Friday, October 9, 2009

Steadfast on Essentials, Open on Debatable Issues

And this is my prayer: that your love may abound
more and more
in knowledge and depth of insight,
so that you may be able to discern
what is best
and may be pure and blameless until
the day of Christ,
filled with the fruit of
righteousness that comes through

Jesus Christ—to the glory and praise of God.

--Philippians 1:9-11

On some points scripture is abundantly clear. The deity of Christ is one of the strongest examples. Despite the contrary teachings of certain sects, Christ clearly, in multiple parts of the Gospels, declares himself not only to be the Son of God but also to be one with the Father and, therefore, to be God Himself. John 8:58 is one of the most salient—but also just one among many—examples: "’I tell you the truth,’" Jesus answered, "’before Abraham was born, I am!’"

On other points, however, God seems to challenge us with richly nuanced revelations, through His word, that we might not be able to fully comprehend in this world. Just when will the rapture occur in relation to the second coming, and what precisely will be the timing and specific nature of the 1,000 year reign?

The complexity of the scriptures on these issues is such that room for debate still remains among those who hold to essential doctrines of the faith. On some of these issues, the Holy Spirit may one day open up for us a clearer understanding. But God also challenges us to search the scriptures for truth, and some truths may not be fully revealed to us until after Christ returns and we are living in the new creation.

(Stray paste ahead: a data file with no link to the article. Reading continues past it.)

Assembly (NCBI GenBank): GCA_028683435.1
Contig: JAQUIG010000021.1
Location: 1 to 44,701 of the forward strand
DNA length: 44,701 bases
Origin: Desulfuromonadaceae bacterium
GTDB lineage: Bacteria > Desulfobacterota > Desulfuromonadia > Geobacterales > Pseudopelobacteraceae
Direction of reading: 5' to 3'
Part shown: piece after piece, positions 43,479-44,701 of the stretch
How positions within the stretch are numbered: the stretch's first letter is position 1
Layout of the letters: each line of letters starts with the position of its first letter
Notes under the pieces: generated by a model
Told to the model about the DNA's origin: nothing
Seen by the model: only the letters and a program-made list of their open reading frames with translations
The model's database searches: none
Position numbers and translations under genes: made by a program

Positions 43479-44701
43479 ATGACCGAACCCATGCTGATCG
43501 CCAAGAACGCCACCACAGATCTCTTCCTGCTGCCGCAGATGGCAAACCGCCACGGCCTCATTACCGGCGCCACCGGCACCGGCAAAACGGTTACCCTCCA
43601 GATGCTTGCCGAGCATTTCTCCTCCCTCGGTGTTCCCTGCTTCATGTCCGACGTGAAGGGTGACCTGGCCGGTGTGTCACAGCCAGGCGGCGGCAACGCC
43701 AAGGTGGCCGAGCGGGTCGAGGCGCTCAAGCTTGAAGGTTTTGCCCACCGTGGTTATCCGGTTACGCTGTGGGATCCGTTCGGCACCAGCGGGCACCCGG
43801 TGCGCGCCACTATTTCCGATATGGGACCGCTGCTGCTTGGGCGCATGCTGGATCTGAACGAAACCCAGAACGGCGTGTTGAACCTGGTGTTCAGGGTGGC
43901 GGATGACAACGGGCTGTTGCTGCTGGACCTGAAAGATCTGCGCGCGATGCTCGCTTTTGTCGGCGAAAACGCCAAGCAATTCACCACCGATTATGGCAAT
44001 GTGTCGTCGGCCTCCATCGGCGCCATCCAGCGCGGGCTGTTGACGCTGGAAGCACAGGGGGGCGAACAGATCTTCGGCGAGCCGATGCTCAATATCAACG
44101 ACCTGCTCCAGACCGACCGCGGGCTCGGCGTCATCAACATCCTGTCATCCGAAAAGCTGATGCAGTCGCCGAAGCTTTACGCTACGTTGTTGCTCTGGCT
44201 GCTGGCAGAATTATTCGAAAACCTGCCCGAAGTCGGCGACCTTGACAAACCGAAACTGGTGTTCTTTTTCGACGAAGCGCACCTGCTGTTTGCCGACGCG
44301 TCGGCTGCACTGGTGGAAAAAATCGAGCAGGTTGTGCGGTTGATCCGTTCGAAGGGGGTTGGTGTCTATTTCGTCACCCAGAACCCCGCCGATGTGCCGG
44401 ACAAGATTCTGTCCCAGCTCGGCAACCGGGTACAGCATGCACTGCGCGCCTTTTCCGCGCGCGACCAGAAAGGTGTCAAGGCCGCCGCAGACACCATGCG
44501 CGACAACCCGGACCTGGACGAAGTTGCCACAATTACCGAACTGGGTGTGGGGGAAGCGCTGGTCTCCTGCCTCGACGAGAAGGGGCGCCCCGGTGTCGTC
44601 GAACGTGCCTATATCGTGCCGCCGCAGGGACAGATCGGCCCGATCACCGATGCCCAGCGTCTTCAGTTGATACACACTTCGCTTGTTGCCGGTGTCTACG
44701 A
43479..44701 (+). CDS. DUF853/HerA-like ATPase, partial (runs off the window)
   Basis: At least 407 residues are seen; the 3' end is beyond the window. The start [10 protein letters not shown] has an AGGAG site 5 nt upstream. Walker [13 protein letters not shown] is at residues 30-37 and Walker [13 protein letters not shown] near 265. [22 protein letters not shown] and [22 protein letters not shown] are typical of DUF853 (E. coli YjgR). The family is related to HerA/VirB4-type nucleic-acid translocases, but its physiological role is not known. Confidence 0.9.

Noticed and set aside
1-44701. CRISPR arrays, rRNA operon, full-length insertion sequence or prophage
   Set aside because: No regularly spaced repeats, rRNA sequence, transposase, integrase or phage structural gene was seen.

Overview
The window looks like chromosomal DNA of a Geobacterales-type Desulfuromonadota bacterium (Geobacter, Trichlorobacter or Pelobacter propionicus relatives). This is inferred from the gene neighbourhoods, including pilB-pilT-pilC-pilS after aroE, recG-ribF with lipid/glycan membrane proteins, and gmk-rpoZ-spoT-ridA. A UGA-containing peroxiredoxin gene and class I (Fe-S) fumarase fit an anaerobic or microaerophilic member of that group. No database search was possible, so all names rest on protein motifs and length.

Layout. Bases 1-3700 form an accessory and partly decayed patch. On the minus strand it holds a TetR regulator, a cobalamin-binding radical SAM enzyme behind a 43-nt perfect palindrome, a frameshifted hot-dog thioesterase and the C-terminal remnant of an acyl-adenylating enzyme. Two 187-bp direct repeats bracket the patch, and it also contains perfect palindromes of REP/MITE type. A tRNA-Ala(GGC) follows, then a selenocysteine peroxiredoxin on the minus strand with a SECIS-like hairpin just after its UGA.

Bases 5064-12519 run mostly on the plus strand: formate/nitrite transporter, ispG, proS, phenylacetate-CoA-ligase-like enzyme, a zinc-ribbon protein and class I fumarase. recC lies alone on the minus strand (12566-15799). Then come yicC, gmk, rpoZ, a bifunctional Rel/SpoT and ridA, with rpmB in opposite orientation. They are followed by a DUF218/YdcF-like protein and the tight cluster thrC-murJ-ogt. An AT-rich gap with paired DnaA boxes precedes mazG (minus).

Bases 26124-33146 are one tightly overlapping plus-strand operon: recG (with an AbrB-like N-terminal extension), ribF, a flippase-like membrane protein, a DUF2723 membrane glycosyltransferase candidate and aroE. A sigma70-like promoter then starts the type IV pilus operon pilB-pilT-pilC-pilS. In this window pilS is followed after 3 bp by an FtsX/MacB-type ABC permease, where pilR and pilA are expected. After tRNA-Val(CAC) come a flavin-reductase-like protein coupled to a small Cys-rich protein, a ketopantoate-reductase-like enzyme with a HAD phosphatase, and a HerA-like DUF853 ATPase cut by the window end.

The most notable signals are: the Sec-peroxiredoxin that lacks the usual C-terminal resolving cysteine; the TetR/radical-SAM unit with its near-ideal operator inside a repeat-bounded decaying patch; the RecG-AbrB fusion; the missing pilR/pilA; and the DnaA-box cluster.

On other points God seems to grant us liberty in terms of how we may practically apply principles that, in a general sense, are essential. Baptism is a good example. As Hank Hanegraaf argues in his essay on “The Importance of Baptism,” scripture appears to be quite clear that baptism, though not essential to salvation, is a vital exercise for the believer in expressing his or her faith. But in terms of the specifics of the exercise, Hanegraaf argues that “Christians may forever debate whether one should be dunked, dipped, or drycleaned.”

As a school that, while steadfast on the essential doctrines of the faith, is not committed to any single denomination or set of teachings on issues that are subject to interpretation, our practice at Christian School of York is to be non-dogmatic on such issues and to encourage their active discussion.

It’s all a part of how God helps us use His word for the renewing of our minds. While abundantly clear on essential points, the more complex and nuanced areas of God’s word challenge and enrich us—this is one of the factors that makes scripture “useful for teaching, rebuking, correcting and training in righteousness” (2 Timothy 3:16).

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